By Dick Blackford
(This letter was written in November, 1981. Names and places have been changed to protect the family. This is the second in a series of three.)
Dear Joe and Jeanette,
Whichever one of you receives this letter first, I hope you will wait and both of you sit down and read it together. I have been thinking of you all quite a lot lately, and praying for you. I hope that you are both receiving the strength you need to cope with the situation at hand. I just want to encourage you both to seek God’s help and not depend on man-made solutions or the wisdom of this world. The wise man said it like this: “Trust in the Lord with all thine heart; and lean not on thine own understanding. In all thy ways acknowledge him, and he shall direct thy paths. Be not wise in thine own eyes.- fear the Lord, and depart from evil. It shall be health to thy navel, and marrow to thy bones” (Prov. 3:5-8).
I realize that when a problem of this nature arises that it is easy for two married people to begin finding and magnifying the faults of each other. I want to warn you against that because it can only be detrimental at this point. Both of you need to admit the extreme seriousness of the problem and take positive steps to work it out. I urge you both to level with each other and talk things out.
Jeanette, if you know of things you can do in the family to make Joe a happier and more contented person, you should do it. Better still, ask him what things you could do that would make him happy. Having lived with him for twenty-five years (longer than any other human being), you are in a much better position to understand him and help him (both temporally and spiritually) than any other person living.
Joe, I want to urge you to make a complete break in communication with your neighbor’s wife. I cannot emphasize too strongly your need to move completely away from here. Joseph realized that it was imperative that he get completely away from Potiphar’s wife and fast! You are a man – a human being subject to temptation. Each of us has our weaknesses. While you feel bad that she lost her job over this and feel a desire to communicate with her, losing her job is not nearly as important as you losing your soul. Whatever the cost for you to get out of the situation it will not be too high. Joseph’s going to prison was not too high a price to pay. There is an old expression that “it takes two to tango.” She will have to bear the consequences of her wrongdoing. Your first obligation is to Jeanette and your family, not to her. You should feel more remorse at what is happening to them than to her. The longer you wait to sever communications, the more difficult it will be. Like Chinese handcuffs, such a relationship will continue to tighten its grip. You can do it. I know you can. I have confidence in you.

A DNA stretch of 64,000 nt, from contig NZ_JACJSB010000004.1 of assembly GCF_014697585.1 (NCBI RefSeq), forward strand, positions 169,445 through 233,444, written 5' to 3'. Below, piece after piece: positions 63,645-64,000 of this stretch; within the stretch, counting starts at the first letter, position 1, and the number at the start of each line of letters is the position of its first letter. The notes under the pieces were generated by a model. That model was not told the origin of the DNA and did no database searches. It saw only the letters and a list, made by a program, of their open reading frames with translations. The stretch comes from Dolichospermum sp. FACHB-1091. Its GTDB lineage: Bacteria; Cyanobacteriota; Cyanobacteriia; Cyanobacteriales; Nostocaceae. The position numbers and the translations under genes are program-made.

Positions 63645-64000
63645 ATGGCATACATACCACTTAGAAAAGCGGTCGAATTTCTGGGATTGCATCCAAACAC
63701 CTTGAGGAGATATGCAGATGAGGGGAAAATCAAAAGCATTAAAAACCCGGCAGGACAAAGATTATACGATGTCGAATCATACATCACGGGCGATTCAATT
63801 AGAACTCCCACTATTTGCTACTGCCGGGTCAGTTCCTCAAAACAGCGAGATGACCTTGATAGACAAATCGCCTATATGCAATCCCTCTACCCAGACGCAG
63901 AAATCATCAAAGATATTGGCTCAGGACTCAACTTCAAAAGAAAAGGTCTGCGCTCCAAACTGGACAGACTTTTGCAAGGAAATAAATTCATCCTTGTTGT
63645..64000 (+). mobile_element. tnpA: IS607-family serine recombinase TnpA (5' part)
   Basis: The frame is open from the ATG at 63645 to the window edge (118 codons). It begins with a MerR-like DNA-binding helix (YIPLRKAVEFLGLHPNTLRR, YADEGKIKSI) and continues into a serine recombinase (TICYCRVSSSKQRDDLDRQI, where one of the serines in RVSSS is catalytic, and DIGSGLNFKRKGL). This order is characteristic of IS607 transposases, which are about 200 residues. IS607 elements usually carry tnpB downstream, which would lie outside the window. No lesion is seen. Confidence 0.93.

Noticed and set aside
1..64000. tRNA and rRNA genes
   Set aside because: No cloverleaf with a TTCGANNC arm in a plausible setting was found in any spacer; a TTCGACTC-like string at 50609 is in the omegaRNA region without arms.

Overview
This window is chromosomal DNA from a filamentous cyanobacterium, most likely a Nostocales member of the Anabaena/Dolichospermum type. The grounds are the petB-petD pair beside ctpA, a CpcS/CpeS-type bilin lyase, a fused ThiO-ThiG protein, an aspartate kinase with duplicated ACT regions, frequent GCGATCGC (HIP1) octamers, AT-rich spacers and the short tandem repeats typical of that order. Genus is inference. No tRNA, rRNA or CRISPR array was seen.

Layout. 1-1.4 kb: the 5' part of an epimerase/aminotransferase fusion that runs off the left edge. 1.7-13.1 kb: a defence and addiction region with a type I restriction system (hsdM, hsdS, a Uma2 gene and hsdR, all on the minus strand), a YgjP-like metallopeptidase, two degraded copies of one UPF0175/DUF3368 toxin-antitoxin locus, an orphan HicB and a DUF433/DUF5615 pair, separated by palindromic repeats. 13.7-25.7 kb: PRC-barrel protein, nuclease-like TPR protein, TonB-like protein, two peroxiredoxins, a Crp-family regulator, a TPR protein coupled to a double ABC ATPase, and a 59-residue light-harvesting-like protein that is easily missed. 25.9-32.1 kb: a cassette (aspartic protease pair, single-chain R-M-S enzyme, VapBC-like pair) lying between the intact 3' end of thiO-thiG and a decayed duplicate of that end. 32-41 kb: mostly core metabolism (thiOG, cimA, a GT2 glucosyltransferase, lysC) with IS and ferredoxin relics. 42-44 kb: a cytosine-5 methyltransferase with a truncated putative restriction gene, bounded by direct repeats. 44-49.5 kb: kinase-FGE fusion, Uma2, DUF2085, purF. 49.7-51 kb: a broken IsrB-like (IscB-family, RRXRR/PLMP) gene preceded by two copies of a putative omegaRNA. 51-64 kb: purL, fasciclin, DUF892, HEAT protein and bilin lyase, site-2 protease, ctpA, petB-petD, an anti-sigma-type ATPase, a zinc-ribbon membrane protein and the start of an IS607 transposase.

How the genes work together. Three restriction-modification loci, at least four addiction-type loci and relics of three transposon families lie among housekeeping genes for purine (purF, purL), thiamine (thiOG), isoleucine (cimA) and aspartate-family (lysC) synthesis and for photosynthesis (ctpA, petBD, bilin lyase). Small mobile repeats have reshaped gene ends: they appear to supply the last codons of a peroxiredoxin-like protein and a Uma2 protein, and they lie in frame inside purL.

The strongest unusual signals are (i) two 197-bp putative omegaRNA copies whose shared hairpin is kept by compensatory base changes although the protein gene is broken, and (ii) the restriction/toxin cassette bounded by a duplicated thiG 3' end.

Kathy and I both want you to know that the offer is still open for you to come and visit us – and it will remain open. We would love to have you. Also, you need to remember that, though they may not be prominent in society, the best friends that you have is that little group of disciples which meet there in Elm City. In their own humble ways they will do anything they can to help you. You shouldn’t hesitate to seek their aid.
We hope you have a Happy 25th Anniversary and a good Thanksgiving. We send our love to all of you.
Guardian of Truth XXXII: 2, p. 38
January 21, 1988